Why harassment happens at work: Theoretical developments of the antecedents of sexual harassment
The purpose of this research was to examine the antecedents of sexual harassment in the workplace. Two prominent theories, the Illinois model (Fitzgerald, Hulin, & Drasgow, 1996) and Pryor's (1987) Person by Situation Theory, were incorporated into a general model of why sexual harassment happens. Men's perceptions of organizational climate for harassment, men's perceptions of the sexual behavior of other men in a work group, and harassment proclivities of men in the work group were predicted to impact the experience of sexual behaviors by women in the work group. It was hypothesized that harassment proclivities would interact with climate perceptions and perceptions of other's behavior to impact women's experiences. In addition, several factors (called labeling factors) were hypothesized to impact a woman's decision of whether or not she had been sexually harassed, including the status of the perpetrator, the negativity of the experiences, her tolerance for harassment, and the organizational climate for harassment. These hypotheses were tested with a survey distributed to a sample of graduate students. No evidence was found for the predicted interactions of harassment proclivities with men's climate perceptions or with perceptions of other men's behaviors on women's experiences with sexual behaviors. While some evidence indicated harassment decisions were impacted by the labeling factors, these hypotheses were also not supported. The results are discussed both in terms of the implications for understanding sexual harassment, and in terms of measurement of the relevant constructs. ^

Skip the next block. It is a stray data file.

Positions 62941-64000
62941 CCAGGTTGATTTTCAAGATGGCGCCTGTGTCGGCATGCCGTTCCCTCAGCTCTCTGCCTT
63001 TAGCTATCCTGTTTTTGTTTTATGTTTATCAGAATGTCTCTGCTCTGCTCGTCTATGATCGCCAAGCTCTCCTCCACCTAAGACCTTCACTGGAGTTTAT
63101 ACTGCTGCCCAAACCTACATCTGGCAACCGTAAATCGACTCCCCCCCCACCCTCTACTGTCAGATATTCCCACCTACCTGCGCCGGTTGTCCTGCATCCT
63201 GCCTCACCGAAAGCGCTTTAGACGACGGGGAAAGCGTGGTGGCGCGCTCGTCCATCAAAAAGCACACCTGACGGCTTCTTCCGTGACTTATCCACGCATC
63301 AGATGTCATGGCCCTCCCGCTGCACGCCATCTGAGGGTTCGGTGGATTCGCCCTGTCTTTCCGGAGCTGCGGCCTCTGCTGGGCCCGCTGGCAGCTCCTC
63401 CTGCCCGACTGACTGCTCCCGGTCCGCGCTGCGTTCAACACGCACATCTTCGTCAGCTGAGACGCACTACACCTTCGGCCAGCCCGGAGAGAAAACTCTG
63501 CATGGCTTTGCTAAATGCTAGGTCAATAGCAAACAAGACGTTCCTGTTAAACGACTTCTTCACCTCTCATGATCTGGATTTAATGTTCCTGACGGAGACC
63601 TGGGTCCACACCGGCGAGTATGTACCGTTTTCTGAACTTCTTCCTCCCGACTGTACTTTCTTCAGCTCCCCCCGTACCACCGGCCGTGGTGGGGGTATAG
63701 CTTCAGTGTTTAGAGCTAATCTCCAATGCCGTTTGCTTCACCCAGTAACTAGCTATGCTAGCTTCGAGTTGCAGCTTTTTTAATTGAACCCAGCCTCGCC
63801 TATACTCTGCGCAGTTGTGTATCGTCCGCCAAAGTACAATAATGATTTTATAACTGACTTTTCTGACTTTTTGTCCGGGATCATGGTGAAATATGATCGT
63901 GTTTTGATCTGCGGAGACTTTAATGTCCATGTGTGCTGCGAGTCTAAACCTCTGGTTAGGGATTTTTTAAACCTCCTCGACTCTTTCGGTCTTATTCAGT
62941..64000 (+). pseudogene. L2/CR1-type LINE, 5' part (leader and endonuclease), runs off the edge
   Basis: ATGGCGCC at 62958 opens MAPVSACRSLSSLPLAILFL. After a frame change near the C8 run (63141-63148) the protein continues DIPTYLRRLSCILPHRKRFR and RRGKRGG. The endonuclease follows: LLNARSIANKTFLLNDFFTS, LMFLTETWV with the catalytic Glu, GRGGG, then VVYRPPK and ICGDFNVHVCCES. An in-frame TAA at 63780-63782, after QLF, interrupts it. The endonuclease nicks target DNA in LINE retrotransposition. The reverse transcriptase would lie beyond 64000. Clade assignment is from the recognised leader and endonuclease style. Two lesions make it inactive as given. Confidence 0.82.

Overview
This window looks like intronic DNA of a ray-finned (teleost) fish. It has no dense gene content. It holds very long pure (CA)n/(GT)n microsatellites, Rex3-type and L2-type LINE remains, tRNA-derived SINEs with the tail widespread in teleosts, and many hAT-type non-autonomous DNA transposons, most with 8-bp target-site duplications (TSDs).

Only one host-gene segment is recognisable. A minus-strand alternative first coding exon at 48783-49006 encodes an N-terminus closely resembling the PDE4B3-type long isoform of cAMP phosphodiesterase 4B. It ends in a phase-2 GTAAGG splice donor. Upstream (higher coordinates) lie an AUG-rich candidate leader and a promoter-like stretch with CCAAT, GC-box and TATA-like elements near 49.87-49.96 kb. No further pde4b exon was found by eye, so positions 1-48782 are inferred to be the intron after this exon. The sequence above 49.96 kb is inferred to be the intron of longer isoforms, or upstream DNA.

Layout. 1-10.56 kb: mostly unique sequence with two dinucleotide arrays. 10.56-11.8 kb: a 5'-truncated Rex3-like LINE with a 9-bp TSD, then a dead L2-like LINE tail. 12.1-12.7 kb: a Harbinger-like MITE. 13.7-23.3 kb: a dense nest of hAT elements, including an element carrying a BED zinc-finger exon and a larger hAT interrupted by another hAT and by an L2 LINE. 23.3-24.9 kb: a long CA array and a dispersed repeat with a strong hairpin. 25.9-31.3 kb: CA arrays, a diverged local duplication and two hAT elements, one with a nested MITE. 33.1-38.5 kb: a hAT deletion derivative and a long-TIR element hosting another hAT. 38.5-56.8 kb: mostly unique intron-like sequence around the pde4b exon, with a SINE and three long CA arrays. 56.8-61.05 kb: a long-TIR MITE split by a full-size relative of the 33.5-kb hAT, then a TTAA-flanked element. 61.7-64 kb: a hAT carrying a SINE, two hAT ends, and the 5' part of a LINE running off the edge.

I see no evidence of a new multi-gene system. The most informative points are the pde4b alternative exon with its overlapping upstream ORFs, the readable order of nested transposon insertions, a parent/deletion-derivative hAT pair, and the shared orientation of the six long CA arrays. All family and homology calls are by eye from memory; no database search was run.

Major Professor: Rebecca A. Henry, Purdue University.
Psychology, Social|Psychology, Industrial|Sociology, Criminology and Penology|Sociology, Industrial and Labor Relations
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